The Falkland Islands and South Atlantic
The Spanish at Puerto de la Soledad

The Spanish at Puerto de la Soledad

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  • Ruins-from-West-End-Port-Louis

The French settlement disturbed both the British and the Spanish government. Spain feared that the Falklands would be a rear base to threaten her Peruvian gold interests. The French government ordered Bougainville to sell the islands to Spain and this he did receiving the equivalent of 25,000 pounds and they took over the settlement in 1767 from the French naming the East Falklands Soledad (solitude) and Port Louis 'Puerto Soledad'. A Spanish governor under the Captain-General of Buenos Aires, Felipe Ruiz Puente (1767-1773) was appointed, with Bougainville himself attending the ceremony. There followed an uneasy relationship until 1769, the British on West Falklands and the Spanish on East Falklands as they continued to try to get each other to leave. After evicting the British from Port Egmont in 1770, which almost led to war between Britain and Spain, Spain agreed to let them return, but reserved their right of sovereignty. However Britain, due to economic reasons abandoned the settlement at Port Egmont in 1774 anyway, leaving a plaque with their claim.

Until the early 19th century, spanning 44 years, the Falklands remained the Spanish colony of Islas Malvinas, a military outpost and penal colony protected by three batteries and governed through Spain's colonial administration in Buenos Aires.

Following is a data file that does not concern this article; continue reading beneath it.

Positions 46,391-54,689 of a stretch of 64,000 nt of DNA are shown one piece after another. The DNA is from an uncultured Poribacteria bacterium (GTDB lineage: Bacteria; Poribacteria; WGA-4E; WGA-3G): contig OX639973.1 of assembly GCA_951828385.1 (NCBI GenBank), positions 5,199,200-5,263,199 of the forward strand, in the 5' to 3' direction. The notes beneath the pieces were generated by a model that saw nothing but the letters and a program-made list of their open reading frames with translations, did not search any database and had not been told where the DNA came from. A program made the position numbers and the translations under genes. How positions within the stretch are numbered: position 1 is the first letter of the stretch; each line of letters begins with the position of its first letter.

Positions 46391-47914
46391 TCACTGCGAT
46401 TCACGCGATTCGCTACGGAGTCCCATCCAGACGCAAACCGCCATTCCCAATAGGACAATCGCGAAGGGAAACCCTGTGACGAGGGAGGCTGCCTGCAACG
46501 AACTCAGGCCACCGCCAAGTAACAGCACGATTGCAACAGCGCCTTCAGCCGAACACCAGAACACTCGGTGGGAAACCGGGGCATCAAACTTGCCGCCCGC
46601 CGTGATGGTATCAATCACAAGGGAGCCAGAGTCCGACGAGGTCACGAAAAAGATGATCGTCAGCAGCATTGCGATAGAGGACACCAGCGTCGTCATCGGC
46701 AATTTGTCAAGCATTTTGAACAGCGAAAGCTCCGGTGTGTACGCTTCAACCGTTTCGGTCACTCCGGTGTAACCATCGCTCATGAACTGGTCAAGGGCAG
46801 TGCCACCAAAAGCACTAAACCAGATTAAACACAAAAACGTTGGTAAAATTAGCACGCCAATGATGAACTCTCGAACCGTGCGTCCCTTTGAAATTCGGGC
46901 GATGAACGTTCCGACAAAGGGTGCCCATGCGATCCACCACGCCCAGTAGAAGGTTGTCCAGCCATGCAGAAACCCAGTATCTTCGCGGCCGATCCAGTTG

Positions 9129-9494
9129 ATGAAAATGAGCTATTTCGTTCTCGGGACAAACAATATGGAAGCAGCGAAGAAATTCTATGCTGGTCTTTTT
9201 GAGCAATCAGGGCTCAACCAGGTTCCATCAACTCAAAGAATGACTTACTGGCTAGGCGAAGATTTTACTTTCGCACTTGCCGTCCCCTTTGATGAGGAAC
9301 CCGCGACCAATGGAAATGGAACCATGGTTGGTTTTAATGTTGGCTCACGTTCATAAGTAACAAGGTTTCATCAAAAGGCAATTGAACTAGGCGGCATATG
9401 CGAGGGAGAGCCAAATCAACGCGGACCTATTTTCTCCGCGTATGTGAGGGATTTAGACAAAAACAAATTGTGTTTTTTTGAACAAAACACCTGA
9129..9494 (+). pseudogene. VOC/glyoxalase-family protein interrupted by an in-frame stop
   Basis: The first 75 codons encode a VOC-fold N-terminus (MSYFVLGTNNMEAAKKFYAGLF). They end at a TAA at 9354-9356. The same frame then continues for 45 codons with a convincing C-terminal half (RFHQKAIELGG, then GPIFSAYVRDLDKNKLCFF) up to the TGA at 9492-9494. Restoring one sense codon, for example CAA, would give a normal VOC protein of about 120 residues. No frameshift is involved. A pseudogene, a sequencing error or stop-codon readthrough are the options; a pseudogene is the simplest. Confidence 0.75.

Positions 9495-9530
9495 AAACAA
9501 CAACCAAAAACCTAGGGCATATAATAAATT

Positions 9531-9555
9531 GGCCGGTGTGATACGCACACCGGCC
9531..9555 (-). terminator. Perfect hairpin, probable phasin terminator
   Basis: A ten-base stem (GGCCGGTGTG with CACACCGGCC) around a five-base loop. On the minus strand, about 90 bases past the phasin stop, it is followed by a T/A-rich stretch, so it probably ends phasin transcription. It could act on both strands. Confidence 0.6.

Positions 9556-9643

The Spanish, used to a town-based colonial life were unhappy there and found the country alien and desolate. Attempts at growing vegetables failed and more cattle and horses were imported. By 1782 the horses had multiplied to 50 and by 1778 there were 166 reportedly at Puerto Soledad. The settlement struggled despite efforts to develop it, relying heavily on the wild cattle for fresh meat and the annual summer lifeline ships to Montevideo for other supplies. In 1781 there were 103 residents including the governor, a surgeon, a mason, a baker, 50 soldiers and 43 convicts.

In 1789 a bullfight was held to celebrate the coronation of the Spanish King Charles IV and twelve bulls were fought.

The settlement was a garrison with 20 buildings, barracks for officers convicts and troops. A small turf church was built with a bell tower to call the 80 settlers to prayer. A larger brick and stone church to hold the by now larger population of 200 was built and consecrated in 1801. By 1811 there were over 30 buildings but the population had dropped to 46. Puerto Soledad's garrison was an unpopular post, and no Spanish Governor could be persuaded to stay more than his term in office despite inducements of double pay. During the Spanish reign of 44 years the settlement had 21 different governors, mainly naval officers.

In 1806 the British captured Buenos Aires and the Spanish Governor of the Malvinas fled the islands to Montevideo. In 1807 the British captured Montevideo as well and with their supplies temporarily cut off the settlers at Puerto Soledad almost starved. In 1811 the United Provinces of Rio de la Plata evacuated all their troops and settlers from the settlement to Montevideo on board the brigantine Galvez in order to help in the struggle against Buenos Airean adversaries. A lead plaque was left claiming Spanish sovereignty over the Islas Malvinas.

In 1810 Spanish jurisdiction in South America, including the Falklands came to an end. A period of confusion and lawlessness followed.

Sources include: "The Falkland Islands- Ian J Strange, Falkland Islands History- G Moir, The Falkland Islands- Mary Cawkell, A Brief History of the Falkland Islands- Wayback Machine, Falkland Islands portal
Photographic credits: Port Louis- Ailsa Heathman
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